If your home has you down in the dumps but you lack the cash to fix it up, don’t despair! Not every upgrade has to take a big bite out of your bank account.
Here are seven foolproof ways to make your home feel like a totally different place through small changes—and small expenses.
1. New hardware
Swapping out the boring chrome hardware the previous owners installed can go a long way toward making your home look like yours—not to mention give the entire space an easy, inexpensive refresh. Depending on your style, new pulls or handles can cost mere dollars.
“The first thing I do to give the home more of the look and style that I like is swap out the hardware,” says Doug Mahoney, who worked in construction for 10 years and now writes about tools and home improvement for The Sweethome. “All it takes is a screwdriver, and it’s surprising what a difference it can make.”
2. Small paint jobs
Don’t have time to repaint your entire home? Start by tackling smaller jobs such as your front door or kitchen cabinets. Since these projects are quick, you can squeeze them in during the weekend (or even an afternoon). And you’ll use only a fraction of a gallon of paint (which costs between $15 and $30)—making for an ideal impact-to-expenses ratio.
“Personally, I can’t stand the look of polyurethaned oak cabinets, so I’d cover those up with a nice white paint,” Mahoney says. “It makes it look like a whole new kitchen.”
If you like your cabinets, consider repainting the trim in your living room or adding some fresh color to a small room such as your bathroom.
3. Sensor lights
Tired of scrambling for the light switch while your arms are holding bags of groceries? Add sensor lights to your front porch and any other regular entrances such as your garage door. Starting at just $15, it’s a tiny cost with a big reward.
These lights won’t just improve your visibility—they’ll also lower your electricity bill. And they’re a big home safety boon to boot; experts say motion-detecting lights discourage criminals from lurking around your home.
4. Magnetic door catch
Speaking of those arms full of groceries: Adding a magnetic door catch (like this onefrom Amazon, which costs $11) to your primary entrance drastically simplifies loading and unloading. No more awkward sideways crab walks as you attempt to keep the door open while carrying a big package. You might even consider installing this before moving day to make your movers’ job easier.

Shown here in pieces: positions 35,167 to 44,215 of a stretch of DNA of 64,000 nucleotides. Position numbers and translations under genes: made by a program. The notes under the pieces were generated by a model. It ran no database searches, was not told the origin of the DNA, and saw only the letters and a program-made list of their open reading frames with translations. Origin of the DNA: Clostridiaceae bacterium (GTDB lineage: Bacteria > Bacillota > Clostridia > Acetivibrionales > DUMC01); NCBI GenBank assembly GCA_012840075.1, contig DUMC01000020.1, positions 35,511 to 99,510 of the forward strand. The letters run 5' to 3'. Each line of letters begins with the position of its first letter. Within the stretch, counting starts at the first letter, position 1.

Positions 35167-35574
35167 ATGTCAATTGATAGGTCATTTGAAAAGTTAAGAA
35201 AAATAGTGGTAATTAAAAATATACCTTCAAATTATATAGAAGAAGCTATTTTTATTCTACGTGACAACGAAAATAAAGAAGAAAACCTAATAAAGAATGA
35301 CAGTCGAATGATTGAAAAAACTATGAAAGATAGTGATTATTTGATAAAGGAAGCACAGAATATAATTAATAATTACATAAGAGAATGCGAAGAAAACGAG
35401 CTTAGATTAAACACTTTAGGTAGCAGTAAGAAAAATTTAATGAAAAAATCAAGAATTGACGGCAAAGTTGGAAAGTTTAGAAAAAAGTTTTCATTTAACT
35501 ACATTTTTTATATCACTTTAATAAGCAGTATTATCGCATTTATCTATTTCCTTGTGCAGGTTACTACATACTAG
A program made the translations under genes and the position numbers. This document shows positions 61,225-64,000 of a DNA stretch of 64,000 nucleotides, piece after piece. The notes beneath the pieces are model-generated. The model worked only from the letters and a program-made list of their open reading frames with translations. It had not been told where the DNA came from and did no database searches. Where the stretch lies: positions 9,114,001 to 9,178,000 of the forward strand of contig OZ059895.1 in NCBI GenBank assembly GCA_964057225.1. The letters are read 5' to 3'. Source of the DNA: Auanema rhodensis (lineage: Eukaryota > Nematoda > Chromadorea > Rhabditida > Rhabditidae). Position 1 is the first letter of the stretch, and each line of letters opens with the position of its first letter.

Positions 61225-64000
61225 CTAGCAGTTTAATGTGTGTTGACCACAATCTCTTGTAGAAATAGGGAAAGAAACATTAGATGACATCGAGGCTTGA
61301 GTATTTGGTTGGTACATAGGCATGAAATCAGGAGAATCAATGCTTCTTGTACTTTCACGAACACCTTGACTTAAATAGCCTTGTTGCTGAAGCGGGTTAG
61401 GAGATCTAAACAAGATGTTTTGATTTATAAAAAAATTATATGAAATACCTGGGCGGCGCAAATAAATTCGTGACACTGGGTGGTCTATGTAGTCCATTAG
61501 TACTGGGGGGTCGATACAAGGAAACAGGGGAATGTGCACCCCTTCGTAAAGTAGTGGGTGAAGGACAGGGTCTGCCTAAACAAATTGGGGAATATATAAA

5. Keyless entry pad
If you’re always losing your keys, try investing in a keyless entry pad such as this simple$100 Kwikset deadbolt. It can mean the difference between spending a few hours moping in your car and enjoying a hot cup of cocoa in your living room.
Plus, you’re not the only one who benefits: If you’re expecting guests but won’t be available to greet them, they can let themselves in—a huge improvement from hiding a key, which might be a safety risk.
6. Low-flow toilet
“It may seem intimidating to those not very interested in DIY, but swapping out toilets is a fairly simple process,” Mahoney says.
Choose a high-efficiency or low-flow toilet to save money on your water bill. While it does require some investment (expect to pay between $100 and $325 for the toilet itself), you’ll be making your money back soon enough—especially if you’re replacing an older model installed before 1992. That’s when federal plumbing standards mandated all toilets use 1.6 gallons or less per flush.
With a high-efficiency model, you’ll use about 300 fewer gallons of water per year—if not much more.
7. Fresh mulch
Jazzing up the outside of your home can go a long way toward making you love where you live. While you could go all-out—landscaping the yard and painting the trim—there’s a simpler solution: mulch.
“New mulch in the flower beds can add a lot to the curb appeal,” Mahoney says.
Instead of grimy old dirt that’s been trod on for years, a fresh new layer looks clean, fresh, and pretty—making a huge difference for just $6.